Board President Arthur Norden, in a written response included in the report, acknowledged that “all these conditions were the result of a lack of strategic planning and leadership.”
However, he added, “SED’s failure to adhere to its own guidelines for the approval of aid for new construction resulted in an allotment of aid that was unnecessary for the purpose of fulfilling the district’s need for a centralized facility and for the upgrading of facilities necessary for increased academic achievement for SW students.
“. . . Had SED followed its own guidelines for the approval of aid for new space, district officials would not have had the opportunity to spend millions of tax dollars needlessly.”
Norden also countered that the district saved $2.1 million a year by consolidating staff and facilities and has already taken many of the corrective steps outlined in the report.
Copies of the report can be obtained by going online to or by contacting Sullivan West at 482-4610.

SW Officials React To Report . . .

By Dan Hust
LAKE HUNTINGTON — Arthur Norden could easily feel vindicated these days.
A NYS Comptroller’s Office report released Tuesday confirmed many of the concerns he has aired publicly since the merger of the Sullivan West Central School District – concerns that were often downplayed, criticized or outright dismissed.
But he’s not saying, “I told you so.”
For one, the new SW board president has serious problems to address, having taken the lead since July of the effort to fix a district brought low by what the comptroller’s office bluntly calls mismanagement.
For another, he’s disappointed that the comptroller’s staff failed to point a damning finger at what he feels is a primary wrongdoer in all of this.
“I think the report accurately reflects a lot of what happened, but it lacks the State Education Department’s (SED’s) culpability in the matter,” he said on Tuesday.
In what Norden feels is a deliberate action to sidestep inter-agency rancor at the state level, little mention is made in the report of SED’s involvement in the complicated 1999 merger which coalesced the Delaware Valley, Narrowsburg and Jeffersonville-Youngsville school districts.
In fact, in response to taxpayers’ complaints about the infamous 95 percent state building aid issue, the comptroller’s office said in the report that SW district officials knew about the fact that they’d only get 75-80 percent building aid for the construction/renovations project but failed to communicate that to the public.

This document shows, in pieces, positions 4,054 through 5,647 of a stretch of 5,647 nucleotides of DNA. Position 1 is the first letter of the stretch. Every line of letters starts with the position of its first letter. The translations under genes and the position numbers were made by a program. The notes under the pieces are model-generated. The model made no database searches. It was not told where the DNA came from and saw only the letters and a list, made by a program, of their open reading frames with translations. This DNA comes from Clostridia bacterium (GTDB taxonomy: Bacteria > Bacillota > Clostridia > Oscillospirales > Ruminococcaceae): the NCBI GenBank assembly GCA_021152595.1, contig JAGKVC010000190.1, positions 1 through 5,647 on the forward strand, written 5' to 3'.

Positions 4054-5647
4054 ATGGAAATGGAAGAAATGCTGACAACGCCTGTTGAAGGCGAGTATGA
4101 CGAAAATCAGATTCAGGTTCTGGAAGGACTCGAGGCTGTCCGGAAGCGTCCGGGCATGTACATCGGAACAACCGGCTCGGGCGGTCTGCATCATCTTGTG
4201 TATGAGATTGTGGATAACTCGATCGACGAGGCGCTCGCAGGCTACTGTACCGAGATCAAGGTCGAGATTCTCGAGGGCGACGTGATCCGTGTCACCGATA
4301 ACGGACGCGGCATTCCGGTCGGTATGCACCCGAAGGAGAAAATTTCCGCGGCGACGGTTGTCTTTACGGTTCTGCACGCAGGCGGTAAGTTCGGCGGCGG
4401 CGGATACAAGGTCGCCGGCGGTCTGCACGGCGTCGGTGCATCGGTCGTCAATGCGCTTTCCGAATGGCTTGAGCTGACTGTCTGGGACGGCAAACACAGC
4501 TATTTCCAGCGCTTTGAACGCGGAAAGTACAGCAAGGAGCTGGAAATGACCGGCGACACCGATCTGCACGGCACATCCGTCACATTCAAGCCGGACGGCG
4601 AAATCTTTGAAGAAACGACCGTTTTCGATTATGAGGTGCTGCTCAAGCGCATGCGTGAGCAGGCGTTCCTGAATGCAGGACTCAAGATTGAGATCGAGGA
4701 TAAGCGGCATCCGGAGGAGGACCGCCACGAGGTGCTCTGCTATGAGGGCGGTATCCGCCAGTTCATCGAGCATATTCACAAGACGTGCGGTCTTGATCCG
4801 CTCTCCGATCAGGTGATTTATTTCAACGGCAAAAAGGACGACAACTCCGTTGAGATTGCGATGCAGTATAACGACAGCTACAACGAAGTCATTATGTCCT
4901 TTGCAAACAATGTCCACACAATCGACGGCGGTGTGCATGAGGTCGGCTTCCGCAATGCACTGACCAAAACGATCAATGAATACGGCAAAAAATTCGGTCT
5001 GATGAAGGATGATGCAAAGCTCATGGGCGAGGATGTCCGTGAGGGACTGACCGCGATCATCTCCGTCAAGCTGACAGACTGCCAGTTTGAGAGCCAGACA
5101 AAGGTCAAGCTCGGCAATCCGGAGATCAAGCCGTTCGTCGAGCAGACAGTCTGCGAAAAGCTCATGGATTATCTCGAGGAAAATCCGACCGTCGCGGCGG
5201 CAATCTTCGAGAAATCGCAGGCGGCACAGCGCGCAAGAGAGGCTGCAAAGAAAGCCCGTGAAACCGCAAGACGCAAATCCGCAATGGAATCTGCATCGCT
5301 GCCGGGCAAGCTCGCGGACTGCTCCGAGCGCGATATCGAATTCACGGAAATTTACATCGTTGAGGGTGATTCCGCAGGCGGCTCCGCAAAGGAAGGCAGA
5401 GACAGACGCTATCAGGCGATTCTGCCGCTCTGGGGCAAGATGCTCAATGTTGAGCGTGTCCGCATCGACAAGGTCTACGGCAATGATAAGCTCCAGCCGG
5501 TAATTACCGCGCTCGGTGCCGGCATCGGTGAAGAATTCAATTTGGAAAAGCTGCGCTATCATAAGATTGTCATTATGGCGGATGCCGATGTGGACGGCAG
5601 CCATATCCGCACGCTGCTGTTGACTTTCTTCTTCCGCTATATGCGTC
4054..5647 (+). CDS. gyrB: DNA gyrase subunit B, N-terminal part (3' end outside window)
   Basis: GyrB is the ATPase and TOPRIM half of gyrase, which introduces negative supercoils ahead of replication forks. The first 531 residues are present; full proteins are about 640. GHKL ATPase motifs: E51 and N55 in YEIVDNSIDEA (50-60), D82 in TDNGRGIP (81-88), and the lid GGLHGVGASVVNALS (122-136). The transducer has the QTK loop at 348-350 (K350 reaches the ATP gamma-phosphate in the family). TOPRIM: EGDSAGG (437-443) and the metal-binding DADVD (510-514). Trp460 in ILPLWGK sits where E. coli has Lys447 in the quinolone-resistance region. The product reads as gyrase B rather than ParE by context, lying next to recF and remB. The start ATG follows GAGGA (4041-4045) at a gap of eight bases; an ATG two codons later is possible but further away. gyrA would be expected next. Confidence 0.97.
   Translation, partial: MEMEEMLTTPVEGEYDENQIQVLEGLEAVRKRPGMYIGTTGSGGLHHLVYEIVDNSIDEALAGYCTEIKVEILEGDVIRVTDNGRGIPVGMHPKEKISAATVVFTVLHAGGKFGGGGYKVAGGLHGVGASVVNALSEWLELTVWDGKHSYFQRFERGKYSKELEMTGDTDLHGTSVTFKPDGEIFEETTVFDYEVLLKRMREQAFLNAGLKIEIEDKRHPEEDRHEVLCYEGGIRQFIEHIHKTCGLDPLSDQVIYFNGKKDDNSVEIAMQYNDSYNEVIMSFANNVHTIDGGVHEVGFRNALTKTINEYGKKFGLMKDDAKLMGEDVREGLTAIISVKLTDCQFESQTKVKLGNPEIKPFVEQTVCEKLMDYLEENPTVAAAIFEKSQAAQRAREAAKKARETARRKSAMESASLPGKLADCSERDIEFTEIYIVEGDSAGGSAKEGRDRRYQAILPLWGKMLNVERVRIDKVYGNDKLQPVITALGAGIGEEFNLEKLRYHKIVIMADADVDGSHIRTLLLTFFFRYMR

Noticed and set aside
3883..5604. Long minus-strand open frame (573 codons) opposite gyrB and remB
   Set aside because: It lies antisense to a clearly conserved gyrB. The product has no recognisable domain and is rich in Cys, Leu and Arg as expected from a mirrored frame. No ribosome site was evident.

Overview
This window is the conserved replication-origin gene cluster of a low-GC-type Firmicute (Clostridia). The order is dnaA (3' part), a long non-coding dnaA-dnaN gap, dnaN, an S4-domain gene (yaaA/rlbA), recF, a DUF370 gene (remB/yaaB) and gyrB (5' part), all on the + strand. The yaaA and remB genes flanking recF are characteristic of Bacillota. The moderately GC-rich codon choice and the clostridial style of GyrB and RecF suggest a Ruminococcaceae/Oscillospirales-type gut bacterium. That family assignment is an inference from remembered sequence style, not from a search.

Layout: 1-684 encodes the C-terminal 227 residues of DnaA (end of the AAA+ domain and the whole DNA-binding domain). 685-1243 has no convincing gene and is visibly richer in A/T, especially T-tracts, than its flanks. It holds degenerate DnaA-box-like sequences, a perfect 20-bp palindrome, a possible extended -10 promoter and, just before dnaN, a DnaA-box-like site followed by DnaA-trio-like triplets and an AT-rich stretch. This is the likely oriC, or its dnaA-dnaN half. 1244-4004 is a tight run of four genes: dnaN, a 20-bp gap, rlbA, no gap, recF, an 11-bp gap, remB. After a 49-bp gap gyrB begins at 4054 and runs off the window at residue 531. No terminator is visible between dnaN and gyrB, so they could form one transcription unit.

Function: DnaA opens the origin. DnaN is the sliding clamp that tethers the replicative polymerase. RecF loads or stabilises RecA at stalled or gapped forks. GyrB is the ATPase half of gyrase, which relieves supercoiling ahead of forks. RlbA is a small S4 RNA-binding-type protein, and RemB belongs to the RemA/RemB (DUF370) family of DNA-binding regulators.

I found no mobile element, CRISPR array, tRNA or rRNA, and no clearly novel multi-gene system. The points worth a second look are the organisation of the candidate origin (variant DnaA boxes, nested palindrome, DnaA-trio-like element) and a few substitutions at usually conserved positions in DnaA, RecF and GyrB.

However, the comptroller’s office reported that that belief arises solely from their reading of an SED letter to the district.
Throughout the rest of the report, unnamed “district officials” are blamed for every problem, save for one finger pointed in the direction of BOCES Superintendent Dr. Martin Handler.
The report notes that Handler wrote in a May 1999 issue of the Sullivan County Democrat that SED “will pay 95 percent of the cost of renovations and new structures.”
The report intimates that this, coupled with other information originating from merger consultants and leaders of the involved districts, misled voters into thinking that they’d only have to shoulder 5 percent of the costs of building a high school and renovating the existing three campuses.
“That was an extremely influential piece of information for taxpayers,” said Norden. “How could you reasonably say ‘no’ to that merger?”
BOCES Supt. Agrees, Disagrees
Handler called the accusation “upsetting.”
He does acknowledge that he could have better explained the 95 percent aid issue, but he is adamant that he did not try to mislead anyone, saying his article in the Democrat said that “the building costs necessary to the merger would be aided at 95 percent.”
In that respect, he is in agreement with Norden that the district overbuilt and suffered the consequences.
But he refuses to take any blame for the merger woes – before, during or after the actual merger.
“The decisions that were made by the district did not involve me,” he said. “I could not have known that they [the board and administration] would build a high school they didn’t need.”
In fact, he warned the board about it in a letter in the early days of the merger, saying that public approval of the high school plans would result in higher taxes.